Utthita Hasta Padangusthasana II (Extended Hand-to-Big-Toe Pose), variation at the wall

How to: This posture begins to unwind your hamstrings, adductors (inner thighs), and side body. You'll need a stable chair (preferably a folding chair), a mat, and a blanket. Place the back of the chair parallel to the wall and a few inches away from it. Drape a folded mat over the back of the chair. Then place a folded blanket on top of the mat.

Stand with your right hip parallel to the seat of the chair. Shift your weight onto your left foot and step your right foot onto the seat (toes pointing toward the wall). Pause for a moment. Place your right heel on top of the chair back and straighten your right leg. Press your right foot into the wall. Depending on your height, flexibility, and initial position, you may need to come out and change your footing so that the left foot stays directly under the center of your left hip, like a column supporting your body.

With your standing leg straight, begin the posture by tilting the top of your right hip toward your right thigh until you feel a stretch on the inside and back of your right leg. Press the right heel down into the blanket to deepen the stretch, rooting the base of your right big toe into the wall and grounding the head of your right thighbone down. Now, slide your right hand down your right leg and take hold of your right shin or ankle. If possible, bend your right elbow and bring your forearm to your shin. Reach your left arm toward the ceiling, arc it overhead, and bring your fingers or palm to the wall to deepen the sidebend. If your hand does not touch the wall, just continue to reach through your fingertips. Settle and feel the sensations of your left side. Take 4 to 5 slow, deep breaths before lifting out of the posture and taking the second side.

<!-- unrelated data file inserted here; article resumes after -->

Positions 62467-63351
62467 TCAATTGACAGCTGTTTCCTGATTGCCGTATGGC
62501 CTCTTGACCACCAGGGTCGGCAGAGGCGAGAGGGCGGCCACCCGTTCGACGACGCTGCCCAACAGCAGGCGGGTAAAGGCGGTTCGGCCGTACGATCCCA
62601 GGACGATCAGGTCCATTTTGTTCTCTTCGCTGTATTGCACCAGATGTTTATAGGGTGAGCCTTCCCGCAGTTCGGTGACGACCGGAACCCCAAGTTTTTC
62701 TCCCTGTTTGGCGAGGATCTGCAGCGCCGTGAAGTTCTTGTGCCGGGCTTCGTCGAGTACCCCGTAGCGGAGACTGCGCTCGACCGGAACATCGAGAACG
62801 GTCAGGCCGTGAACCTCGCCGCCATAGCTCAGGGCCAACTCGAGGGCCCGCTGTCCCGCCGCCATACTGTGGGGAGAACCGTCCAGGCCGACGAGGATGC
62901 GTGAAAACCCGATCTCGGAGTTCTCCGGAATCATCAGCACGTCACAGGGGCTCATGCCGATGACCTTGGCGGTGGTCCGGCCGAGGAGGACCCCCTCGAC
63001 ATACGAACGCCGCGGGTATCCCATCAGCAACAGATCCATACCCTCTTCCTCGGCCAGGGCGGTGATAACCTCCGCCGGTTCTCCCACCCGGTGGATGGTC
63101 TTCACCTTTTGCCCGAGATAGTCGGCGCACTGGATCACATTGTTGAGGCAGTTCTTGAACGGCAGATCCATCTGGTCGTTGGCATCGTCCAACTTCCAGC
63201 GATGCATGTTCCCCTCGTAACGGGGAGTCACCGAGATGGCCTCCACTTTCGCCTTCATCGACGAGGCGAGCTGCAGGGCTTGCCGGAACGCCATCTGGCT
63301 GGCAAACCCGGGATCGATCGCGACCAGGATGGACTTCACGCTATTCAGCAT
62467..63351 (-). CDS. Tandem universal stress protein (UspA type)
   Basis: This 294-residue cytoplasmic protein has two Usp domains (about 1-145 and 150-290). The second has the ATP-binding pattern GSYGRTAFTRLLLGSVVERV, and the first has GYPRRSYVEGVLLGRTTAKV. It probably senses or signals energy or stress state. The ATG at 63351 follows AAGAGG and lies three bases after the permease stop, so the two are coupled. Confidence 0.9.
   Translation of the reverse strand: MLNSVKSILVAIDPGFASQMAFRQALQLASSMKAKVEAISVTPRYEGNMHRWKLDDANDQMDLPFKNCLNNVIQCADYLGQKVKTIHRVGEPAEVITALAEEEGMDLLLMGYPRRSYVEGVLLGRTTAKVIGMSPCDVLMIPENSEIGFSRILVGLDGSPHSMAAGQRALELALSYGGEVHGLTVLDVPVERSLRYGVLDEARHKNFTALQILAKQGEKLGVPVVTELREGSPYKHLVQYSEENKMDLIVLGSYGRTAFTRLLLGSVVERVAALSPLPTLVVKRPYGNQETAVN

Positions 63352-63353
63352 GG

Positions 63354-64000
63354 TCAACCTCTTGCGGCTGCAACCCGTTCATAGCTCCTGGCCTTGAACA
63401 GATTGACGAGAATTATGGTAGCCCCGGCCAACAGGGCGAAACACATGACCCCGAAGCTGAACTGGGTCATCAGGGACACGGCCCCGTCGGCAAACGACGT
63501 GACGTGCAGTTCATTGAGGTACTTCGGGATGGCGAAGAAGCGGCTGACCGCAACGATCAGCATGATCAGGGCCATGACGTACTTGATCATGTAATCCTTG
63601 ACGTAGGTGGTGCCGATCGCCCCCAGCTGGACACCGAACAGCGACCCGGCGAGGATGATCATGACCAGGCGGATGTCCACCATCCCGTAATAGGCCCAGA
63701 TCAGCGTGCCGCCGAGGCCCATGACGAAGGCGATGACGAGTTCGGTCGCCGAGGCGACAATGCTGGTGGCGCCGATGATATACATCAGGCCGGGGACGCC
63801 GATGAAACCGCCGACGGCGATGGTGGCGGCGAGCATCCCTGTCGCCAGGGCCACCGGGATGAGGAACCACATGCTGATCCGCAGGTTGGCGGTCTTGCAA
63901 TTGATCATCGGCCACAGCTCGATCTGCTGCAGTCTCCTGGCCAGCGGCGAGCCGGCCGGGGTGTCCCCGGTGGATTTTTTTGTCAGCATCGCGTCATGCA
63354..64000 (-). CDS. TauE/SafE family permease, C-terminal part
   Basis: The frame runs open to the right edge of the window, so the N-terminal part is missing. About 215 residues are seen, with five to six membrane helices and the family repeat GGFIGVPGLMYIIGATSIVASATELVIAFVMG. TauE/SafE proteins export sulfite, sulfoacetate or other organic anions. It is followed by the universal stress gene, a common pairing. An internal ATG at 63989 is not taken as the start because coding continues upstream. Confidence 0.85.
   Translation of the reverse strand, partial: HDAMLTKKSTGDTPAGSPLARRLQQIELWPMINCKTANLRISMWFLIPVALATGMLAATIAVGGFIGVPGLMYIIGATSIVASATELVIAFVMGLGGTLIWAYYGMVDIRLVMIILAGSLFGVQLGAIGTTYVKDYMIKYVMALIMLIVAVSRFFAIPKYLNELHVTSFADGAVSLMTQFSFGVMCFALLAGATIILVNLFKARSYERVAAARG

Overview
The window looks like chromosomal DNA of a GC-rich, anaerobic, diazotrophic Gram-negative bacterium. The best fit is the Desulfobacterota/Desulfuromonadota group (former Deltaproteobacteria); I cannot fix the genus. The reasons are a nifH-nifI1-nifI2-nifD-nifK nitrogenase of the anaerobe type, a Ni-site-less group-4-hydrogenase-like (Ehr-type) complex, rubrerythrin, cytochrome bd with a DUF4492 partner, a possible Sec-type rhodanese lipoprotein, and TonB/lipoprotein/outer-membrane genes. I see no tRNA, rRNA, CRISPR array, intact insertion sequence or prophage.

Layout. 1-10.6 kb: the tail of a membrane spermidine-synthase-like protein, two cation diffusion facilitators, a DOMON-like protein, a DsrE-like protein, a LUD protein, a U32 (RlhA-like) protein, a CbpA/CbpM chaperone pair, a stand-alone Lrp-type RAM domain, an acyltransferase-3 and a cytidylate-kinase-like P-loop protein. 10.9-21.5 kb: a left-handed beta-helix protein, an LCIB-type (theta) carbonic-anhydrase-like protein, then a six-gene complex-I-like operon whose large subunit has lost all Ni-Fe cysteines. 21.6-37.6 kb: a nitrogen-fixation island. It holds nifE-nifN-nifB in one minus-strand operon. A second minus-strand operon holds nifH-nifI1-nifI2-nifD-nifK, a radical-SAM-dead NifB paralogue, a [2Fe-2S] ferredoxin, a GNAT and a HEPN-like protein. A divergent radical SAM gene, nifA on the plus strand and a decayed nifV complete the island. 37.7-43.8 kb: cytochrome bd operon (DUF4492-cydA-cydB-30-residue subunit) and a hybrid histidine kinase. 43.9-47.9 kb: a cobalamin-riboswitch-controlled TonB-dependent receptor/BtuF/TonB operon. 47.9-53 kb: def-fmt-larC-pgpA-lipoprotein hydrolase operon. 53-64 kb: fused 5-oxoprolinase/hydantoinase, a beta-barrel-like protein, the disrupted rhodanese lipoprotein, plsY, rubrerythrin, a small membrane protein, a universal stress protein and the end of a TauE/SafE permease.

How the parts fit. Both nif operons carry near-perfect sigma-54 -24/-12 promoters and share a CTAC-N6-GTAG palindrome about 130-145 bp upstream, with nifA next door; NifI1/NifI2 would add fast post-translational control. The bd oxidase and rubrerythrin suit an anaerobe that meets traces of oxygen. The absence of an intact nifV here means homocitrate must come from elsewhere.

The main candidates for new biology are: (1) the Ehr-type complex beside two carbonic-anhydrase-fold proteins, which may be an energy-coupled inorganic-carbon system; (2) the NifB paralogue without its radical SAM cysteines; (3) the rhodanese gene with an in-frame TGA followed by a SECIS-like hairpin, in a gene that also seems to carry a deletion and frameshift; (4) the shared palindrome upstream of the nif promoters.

Why This Works: Using a chair to support your foot allows you to enjoy stability while accessing a deep stretch and moving into a hard-to-reach sidebend.

Parighasana (Gate Pose), at the wall